New York The last time the 14 blunt wooden sculptures in Mary Frank’s show “Transformations” were exhibited was more than 40 years ago. Accompanied here by a dozen or so sumi ink wash drawings from the same period, they provide eloquent testimony of the early interests of this artist, who has never been easy to categorize. As a sign of how she has continued to reinvent her art over the decades, Frank also showed 12 inkjet prints from the past two years: colorful collagelike photographs—studio setups of other photographs, drawings and sculptures, in fragments. Moving from an essentialist esthetic to one that tends to blur boundaries and flatten distinctions, the artist has clearly pursued a path with some divergences.
Frank began as a dancer in New York (1945-50), studying under, among others, Martha Graham and the Mexican-born José Limon. The latter’s method involved principles of “fall and recovery” and “weight and weightlessness,” not so far, in their own way, from the “push/pull” of Hans Hofmann, with whom the largely self-taught Frank studied for a spell (1951) after abandoning dance. The sculptures in this exhibition date from 1957-67. Abstract figures reclining on benches or rising from rough wooden pedestals, they were carved from big logs the artist found on the beach near Provincetown, where she summered. Solid and dense, comprising headless fragments or torsos missing an arm or a leg, they nonetheless embody a vivid torsion that veritably radiates energy. The female nudes arcing upward from benches are oddly sexy, more active than elegantly passive odalisques by Henry Moore.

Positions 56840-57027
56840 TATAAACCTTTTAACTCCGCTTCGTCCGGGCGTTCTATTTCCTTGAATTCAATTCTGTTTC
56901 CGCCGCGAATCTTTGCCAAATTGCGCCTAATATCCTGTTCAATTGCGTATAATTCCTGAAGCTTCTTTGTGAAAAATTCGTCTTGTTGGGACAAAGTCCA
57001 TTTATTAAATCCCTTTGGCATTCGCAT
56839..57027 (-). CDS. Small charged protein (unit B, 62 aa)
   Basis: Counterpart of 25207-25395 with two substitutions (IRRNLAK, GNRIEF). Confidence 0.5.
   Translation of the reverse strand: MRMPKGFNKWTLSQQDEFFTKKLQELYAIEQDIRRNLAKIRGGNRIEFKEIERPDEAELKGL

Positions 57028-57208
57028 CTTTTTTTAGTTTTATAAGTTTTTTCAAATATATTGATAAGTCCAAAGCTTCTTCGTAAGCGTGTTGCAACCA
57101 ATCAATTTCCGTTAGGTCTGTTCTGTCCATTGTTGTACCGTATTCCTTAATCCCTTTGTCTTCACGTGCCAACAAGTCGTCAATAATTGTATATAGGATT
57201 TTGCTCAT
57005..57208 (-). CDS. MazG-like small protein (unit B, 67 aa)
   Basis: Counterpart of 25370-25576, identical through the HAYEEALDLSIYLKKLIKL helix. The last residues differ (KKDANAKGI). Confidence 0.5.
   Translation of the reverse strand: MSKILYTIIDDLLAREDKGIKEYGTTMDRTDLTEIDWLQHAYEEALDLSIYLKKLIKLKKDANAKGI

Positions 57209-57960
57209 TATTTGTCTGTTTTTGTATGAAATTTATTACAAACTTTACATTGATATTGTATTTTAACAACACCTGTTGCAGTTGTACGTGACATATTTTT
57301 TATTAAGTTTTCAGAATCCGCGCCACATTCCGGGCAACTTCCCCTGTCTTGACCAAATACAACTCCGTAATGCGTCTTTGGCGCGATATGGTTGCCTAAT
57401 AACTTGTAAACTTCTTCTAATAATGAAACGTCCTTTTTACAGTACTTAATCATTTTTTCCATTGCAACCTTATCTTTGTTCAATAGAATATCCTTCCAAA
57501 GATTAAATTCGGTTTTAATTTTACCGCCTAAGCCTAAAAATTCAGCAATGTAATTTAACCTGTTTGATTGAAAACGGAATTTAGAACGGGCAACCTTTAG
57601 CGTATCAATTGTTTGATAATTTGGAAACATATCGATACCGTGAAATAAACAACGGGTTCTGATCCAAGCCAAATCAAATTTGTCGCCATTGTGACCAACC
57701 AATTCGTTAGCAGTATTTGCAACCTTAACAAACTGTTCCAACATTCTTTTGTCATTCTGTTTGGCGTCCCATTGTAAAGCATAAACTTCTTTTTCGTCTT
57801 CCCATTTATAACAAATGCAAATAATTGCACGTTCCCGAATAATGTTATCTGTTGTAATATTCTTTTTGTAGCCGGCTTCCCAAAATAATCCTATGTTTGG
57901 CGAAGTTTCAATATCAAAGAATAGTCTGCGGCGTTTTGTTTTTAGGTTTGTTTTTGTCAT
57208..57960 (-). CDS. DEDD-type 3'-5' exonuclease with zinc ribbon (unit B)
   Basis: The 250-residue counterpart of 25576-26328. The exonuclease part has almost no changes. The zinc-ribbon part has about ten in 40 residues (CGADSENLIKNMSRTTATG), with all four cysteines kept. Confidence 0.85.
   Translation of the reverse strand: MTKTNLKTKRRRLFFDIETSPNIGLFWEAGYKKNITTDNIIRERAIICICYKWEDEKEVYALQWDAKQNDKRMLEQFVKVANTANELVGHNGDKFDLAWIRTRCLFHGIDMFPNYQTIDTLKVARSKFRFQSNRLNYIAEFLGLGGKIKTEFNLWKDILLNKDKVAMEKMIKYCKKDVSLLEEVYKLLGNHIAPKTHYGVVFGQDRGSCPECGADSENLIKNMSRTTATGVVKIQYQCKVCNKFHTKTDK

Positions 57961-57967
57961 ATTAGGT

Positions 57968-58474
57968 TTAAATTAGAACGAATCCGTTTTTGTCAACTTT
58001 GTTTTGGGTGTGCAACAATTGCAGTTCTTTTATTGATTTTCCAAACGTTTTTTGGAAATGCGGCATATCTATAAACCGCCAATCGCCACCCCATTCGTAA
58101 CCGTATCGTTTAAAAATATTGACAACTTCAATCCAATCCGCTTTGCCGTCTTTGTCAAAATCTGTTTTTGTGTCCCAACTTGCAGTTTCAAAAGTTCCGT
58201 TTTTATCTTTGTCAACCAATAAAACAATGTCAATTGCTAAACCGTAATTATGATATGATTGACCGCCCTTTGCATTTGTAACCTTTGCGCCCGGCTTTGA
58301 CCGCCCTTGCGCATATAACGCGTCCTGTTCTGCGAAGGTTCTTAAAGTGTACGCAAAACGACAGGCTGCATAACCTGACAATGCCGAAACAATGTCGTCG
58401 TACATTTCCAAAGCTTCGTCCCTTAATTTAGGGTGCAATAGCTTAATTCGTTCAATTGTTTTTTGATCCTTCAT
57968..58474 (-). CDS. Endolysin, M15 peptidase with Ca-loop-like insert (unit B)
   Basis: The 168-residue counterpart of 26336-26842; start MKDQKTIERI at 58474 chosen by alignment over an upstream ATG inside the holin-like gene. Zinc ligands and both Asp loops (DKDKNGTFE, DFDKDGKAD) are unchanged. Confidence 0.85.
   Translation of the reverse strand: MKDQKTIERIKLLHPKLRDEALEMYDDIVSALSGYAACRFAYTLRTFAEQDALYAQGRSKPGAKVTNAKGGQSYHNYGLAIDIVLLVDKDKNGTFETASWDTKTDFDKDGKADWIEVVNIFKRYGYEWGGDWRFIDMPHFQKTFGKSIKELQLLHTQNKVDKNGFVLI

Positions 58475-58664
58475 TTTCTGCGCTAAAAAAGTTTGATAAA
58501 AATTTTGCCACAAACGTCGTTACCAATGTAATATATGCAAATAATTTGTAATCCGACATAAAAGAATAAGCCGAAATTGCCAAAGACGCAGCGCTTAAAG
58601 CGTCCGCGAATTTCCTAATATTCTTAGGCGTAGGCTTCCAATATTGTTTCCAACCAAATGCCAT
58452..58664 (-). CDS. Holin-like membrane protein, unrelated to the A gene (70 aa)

As if the title doesn’t make it obvious, one clearly sees Rodin’s influence in a sculpture like Iris (Messenger of the Gods), 1960, with its truncated arms and stump legs splayed wide and kicking, and there is more than a hint of Gauguin in two 85-inch-long reliefs (Early Passages I and II, ca. 1959), roughly carved into geometric scenes of figures in a landscape. While she smoothed some surfaces, others, like that of the headless Winged Woman (ca. 1960), were left with rough chisel marks and cracks, which along with the one-legged stance and asymmetrical wings give the figure an atavistic feel. Frank counts Inuit and African sculpture among her influences. As to her fellows, the closest ties are—however fortuitous—to Raoul Hague.
The wonderful figural ink wash drawings likewise capture grace within solid form. Executing them in just a few long, adept strokes, Frank allowed the ink to pool dark, or mottle and thin to transparency. Made from observing people cavorting at the shore, they are animated by a natural choreography.
Photo: View of Mary Frank’s wood sculptures and sumi ink drawings from 1957-1967; at DC Moore.